Rising stars and retirees
“He's a special bird,” says ABQ BioPark Senior Zookeeper Dannette Beck as she introduces us to Ernie the vulture.
With a body of black feathers (that appear brownish in the sunlight), a bald head and feet, and small brown, inquisitive eyes, it seems a parody that his kin are so poorly characterized in popular culture. Ernie looks more like a goof ball than a villain as he shuffles across his bedroom to get a better look at us.
As a chick, Ernie fell out of the nest. A well-meaning citizen who thought he was injured scooped him up and took him to a veterinarian. Since Ernie was raised by a person instead of a feathered mother, Ernie wasn’t suitable for release. Instead, he joined the cast of the Zoo’s Animal Encounters Show, which acquaints the public with a variety of species and lets the animals tout some of their natural behaviors.
Now far from his days as a rescue bird, he's adapted well to the show life. "He's got a great personality and likes to work with us," Beck says.
As Beck gives us a behind-the-scenes tour of the Animal Encounters stars’ sleeping quarters, she spouts off facts about each of them—she’s been working for the show for nearly 12 years, so you could say she’s pretty knowledgeable. “I love the animals, but I love talking about the animals too,” she says.
Cassidy is a red-tailed hawk. As we greet her, she vocalizes and attempts to figure us out. Beck says Cassidy “screams” each time she gets on stage—it’s just her thing. Despite her vocal nature, she’s very well behaved and easygoing, says Beck.
Like Ernie, Cassidy was a non-releasable bird. And she and Ernie aren’t the only ones—nearly every bird of prey on the show is a non-releasable rescue and nearly every parrot is an ex-pet. This includes the great horned owls, a Swainson’s hawk and Mallory the kestrel, who came in from Hawks Aloft with an injured wing.
Some of the animals are budding stars. Tytus the barn owl is not accustomed to the glove worn by keepers yet. This glove is necessary for a show though—trainers wear them to protect their hands when dealing with birds of prey, which have sharp talons.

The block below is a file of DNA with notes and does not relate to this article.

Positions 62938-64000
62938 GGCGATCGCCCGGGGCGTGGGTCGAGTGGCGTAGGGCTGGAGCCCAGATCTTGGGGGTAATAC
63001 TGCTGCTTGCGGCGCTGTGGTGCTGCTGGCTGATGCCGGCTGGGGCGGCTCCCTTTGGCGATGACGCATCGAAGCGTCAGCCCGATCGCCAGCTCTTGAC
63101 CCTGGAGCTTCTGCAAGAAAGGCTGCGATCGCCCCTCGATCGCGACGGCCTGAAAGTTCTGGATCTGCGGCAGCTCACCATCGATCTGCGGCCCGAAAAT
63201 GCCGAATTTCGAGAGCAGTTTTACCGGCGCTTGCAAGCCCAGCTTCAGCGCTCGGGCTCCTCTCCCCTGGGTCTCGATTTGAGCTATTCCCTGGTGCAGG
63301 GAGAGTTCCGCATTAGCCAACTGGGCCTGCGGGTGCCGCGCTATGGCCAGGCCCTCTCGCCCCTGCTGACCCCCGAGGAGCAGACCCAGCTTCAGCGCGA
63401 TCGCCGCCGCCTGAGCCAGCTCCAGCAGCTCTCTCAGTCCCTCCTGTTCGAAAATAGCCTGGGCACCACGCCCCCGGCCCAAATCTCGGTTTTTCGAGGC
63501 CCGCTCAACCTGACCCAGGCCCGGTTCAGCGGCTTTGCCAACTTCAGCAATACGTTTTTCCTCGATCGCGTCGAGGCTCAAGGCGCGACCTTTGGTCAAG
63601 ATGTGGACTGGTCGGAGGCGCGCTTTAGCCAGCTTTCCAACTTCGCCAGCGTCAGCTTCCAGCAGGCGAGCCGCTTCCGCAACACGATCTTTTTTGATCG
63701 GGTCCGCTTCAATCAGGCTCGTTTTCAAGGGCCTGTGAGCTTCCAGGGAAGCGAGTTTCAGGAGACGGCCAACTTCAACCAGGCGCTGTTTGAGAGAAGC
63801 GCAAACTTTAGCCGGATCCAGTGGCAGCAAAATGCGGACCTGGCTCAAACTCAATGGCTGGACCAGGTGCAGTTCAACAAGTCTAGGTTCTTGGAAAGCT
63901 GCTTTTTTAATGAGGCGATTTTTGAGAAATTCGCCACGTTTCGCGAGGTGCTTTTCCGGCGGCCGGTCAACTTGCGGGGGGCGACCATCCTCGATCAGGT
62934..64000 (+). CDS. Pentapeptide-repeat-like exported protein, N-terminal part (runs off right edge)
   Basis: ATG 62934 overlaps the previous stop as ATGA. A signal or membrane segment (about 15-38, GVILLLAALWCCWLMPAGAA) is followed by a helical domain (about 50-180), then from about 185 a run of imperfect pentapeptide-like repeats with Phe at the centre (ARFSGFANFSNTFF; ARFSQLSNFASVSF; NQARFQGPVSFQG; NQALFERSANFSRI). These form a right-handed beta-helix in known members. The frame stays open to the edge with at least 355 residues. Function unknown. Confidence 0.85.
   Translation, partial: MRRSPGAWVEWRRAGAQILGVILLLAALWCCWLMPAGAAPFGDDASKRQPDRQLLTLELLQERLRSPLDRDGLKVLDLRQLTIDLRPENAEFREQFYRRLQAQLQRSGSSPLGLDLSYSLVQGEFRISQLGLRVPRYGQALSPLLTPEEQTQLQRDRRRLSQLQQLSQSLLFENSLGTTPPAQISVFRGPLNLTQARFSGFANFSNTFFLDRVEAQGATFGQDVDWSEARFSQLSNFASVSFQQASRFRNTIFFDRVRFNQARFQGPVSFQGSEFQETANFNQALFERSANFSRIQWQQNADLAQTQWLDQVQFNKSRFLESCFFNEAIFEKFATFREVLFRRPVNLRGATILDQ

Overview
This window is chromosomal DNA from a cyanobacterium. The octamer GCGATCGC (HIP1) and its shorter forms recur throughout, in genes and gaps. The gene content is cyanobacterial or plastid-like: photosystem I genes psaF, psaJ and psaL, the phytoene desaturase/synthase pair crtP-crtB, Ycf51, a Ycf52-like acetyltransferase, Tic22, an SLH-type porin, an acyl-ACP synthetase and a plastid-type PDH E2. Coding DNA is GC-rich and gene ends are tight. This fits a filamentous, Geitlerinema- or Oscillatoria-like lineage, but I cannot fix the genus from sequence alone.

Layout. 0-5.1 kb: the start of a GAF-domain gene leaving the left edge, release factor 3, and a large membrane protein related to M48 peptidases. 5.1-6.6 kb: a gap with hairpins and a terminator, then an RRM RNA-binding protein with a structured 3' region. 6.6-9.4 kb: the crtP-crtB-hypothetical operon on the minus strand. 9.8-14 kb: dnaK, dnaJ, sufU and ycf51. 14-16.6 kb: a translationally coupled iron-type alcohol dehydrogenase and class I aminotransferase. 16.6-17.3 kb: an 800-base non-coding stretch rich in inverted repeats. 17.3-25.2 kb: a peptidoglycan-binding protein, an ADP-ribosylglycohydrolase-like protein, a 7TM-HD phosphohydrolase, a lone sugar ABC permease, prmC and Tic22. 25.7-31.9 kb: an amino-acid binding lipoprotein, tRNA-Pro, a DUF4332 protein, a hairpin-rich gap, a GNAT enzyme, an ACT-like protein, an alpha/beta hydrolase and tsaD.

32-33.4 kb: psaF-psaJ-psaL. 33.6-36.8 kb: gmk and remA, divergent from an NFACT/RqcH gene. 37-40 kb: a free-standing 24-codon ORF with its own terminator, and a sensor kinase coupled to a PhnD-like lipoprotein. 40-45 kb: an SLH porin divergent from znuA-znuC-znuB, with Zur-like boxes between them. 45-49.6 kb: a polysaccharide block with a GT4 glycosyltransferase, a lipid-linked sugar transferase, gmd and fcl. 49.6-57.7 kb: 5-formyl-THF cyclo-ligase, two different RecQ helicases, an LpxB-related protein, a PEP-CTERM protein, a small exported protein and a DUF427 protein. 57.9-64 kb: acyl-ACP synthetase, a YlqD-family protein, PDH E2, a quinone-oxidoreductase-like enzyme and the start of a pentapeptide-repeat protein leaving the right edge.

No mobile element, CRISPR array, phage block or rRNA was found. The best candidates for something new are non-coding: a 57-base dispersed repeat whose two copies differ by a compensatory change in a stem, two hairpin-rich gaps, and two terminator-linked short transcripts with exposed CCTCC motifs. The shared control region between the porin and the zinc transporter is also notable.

“He’s so close to being on the show, but not yet,” says Beck.
Others are nearing the end of their stage careers—Seabert, a red-legged seriema, is backing off her routine now that she’s 28 years old. She decided she no longer wanted to “whack” a prop snake, which demonstrates a natural behavior for her species, so the crew is modifying her routine.
Retiree Falco is an American kestrel who is “getting up there in years,” according to Beck. “We’ll just retire him and he’ll spend the rest of his days back here enjoying his food.”
There are a number of reasons why one of the cast members might retire, but most of the time it’s because of age or health issues.
“We let the animal tell us because it’s all very different depending on the individual,” says Beck. “This should be fun for them—this shouldn’t be something they have to do.”
While the shows may look calm from the audience’s perspective, there is a lot of work going on behind the scenes.
“On the stage we look poised, but backstage we sometimes feel like chickens with our heads cut off,” says Beck. “It’s a very choreographed, highly detailed endeavor.”
There are a lot of considerations. Trainers need to get all of the animals in the right place. They need to make sure they don’t have predators crossing prey. And they even have to deal with the whims of the show's stars.
During a show this July, Ernie flew out to a platform and refused to return to Beck. Instead, he spread his wings and basked in the sunlight. The audience ate it up, and eventually Ernie decided to make his way back to Beck and the stage. Beck even made several jokes about the situation, to the audience's delight.